Russian hunting ban to benefit endangered geese
The Government of the Russian Republic of Kalmykia has announced that it has banned spring hunting in 2019, with the move set to benefit several threatened waterbird species, notably Red-breasted Goose, which is listed as Vulnerable by BirdLife International.
In October 2018 the LIFE for Safe Flight project partners in Russia initiated a high-level meeting in Kalmykia to discuss spring hunting and options to reduce its impact on migratory waterbirds. Experts and state officials agreed on the need to explore the possibility of closure of spring hunting, and the local government then made the necessary steps towards this decision. The governmental ordinance for spring hunting to be banned was announced earlier this month.
It is hoped that Europe's wintering Red-breasted Goose population will be bolstered by the decision to ban hunting in Kalmykia this spring (BSPB/BirdLife Bulgaria).
Harvesting adult birds prior to the breeding season is widely considered highly damaging by conservationists since it reduces the number of breeding individuals. Recent data assessments estimated that as much as 40 per cent of the global population of Red-breasted Goose might end up victims of poaching and illegal killing during spring and autumn migration through Kazkahstan and Russia. One of the main objectives of the current LIFE project is to mitigate these threats, one such being the limiting or adapting of spring hunting in key areas along the species' migration route.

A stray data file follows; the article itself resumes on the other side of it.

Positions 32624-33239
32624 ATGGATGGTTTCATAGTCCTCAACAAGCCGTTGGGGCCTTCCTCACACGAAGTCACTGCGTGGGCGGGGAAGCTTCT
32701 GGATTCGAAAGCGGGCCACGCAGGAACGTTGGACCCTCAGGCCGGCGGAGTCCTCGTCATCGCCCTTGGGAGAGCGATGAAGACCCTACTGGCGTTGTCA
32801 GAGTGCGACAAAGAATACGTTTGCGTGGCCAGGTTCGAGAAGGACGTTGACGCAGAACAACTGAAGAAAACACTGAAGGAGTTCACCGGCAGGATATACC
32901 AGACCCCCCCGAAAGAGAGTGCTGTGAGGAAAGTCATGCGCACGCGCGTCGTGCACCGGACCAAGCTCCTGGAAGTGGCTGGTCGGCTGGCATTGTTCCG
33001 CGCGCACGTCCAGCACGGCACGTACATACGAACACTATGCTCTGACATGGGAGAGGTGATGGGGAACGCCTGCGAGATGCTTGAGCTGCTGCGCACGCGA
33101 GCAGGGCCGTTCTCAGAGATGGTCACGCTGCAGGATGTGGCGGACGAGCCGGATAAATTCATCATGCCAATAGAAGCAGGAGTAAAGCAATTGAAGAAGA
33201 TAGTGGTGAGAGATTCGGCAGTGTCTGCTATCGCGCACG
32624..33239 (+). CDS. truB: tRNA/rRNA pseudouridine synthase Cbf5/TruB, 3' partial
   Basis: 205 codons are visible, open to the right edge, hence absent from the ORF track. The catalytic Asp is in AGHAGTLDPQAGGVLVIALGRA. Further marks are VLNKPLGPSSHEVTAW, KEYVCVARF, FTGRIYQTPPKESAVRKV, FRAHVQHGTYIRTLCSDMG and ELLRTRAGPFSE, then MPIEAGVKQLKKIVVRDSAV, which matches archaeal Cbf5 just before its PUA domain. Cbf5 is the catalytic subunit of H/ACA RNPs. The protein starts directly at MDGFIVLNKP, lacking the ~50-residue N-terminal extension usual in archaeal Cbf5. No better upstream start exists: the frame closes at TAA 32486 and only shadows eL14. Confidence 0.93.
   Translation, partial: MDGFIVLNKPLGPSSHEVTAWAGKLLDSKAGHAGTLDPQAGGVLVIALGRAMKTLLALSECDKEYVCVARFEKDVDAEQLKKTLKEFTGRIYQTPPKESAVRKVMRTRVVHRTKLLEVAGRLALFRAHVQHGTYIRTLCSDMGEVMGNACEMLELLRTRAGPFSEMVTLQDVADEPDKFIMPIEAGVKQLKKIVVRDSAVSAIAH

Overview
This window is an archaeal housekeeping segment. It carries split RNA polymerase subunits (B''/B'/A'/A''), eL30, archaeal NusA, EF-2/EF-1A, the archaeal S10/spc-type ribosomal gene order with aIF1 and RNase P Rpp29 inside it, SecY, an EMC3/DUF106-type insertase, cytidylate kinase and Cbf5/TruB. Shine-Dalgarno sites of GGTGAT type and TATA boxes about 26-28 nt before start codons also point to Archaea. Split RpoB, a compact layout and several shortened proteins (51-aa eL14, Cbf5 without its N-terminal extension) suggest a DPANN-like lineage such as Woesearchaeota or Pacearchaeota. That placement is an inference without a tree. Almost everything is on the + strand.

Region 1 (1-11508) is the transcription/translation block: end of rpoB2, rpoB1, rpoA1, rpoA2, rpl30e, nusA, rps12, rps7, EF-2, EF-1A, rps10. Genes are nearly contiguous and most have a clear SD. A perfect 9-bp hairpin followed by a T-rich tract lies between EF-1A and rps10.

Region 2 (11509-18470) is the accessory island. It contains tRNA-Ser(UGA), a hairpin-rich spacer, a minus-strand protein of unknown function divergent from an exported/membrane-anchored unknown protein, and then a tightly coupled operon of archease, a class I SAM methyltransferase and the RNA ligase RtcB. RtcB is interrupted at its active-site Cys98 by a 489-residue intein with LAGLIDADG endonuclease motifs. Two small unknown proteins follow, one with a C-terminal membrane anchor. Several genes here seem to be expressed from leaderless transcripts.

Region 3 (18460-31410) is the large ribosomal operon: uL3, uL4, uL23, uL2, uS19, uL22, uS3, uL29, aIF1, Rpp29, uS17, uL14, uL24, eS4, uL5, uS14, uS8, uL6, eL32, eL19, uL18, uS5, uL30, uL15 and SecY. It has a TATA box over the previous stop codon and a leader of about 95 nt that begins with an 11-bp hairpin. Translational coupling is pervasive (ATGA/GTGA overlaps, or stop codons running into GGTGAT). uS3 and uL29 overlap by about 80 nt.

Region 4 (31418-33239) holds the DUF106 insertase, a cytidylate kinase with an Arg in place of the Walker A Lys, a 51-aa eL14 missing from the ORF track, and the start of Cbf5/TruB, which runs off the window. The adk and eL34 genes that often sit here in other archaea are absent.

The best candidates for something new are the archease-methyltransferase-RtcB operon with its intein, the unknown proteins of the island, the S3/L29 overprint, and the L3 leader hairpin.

The ceasing of goose hunting in spring in Kalmykia will, in conjunction with the ban on spring waterfowl hunting in Kazakhstan since 2017, allow safe passage for Red-breasted Geese as they leave their Black Sea wintering grounds; many other threatened waterbirds including Lesser White-fronted Goose (also listed as Vulnerable) will benefit, too. Kalmykia and Northern Kazakhstan are key bottleneck areas during the migrations of both species and this will ensure better survival for birds heading to their breeding grounds. As this summer is also expected to be good for lemmings (ensuring a better breeding season for waterbirds in the Arctic due to fewer predation pressures), it is hoped that an increase in the population will be noticeable among Arctic-breeding waterbirds by next winter.
Find out more about what the LIFE for Safe Flight project is doing to save Red-breasted Goose at savebranta.org.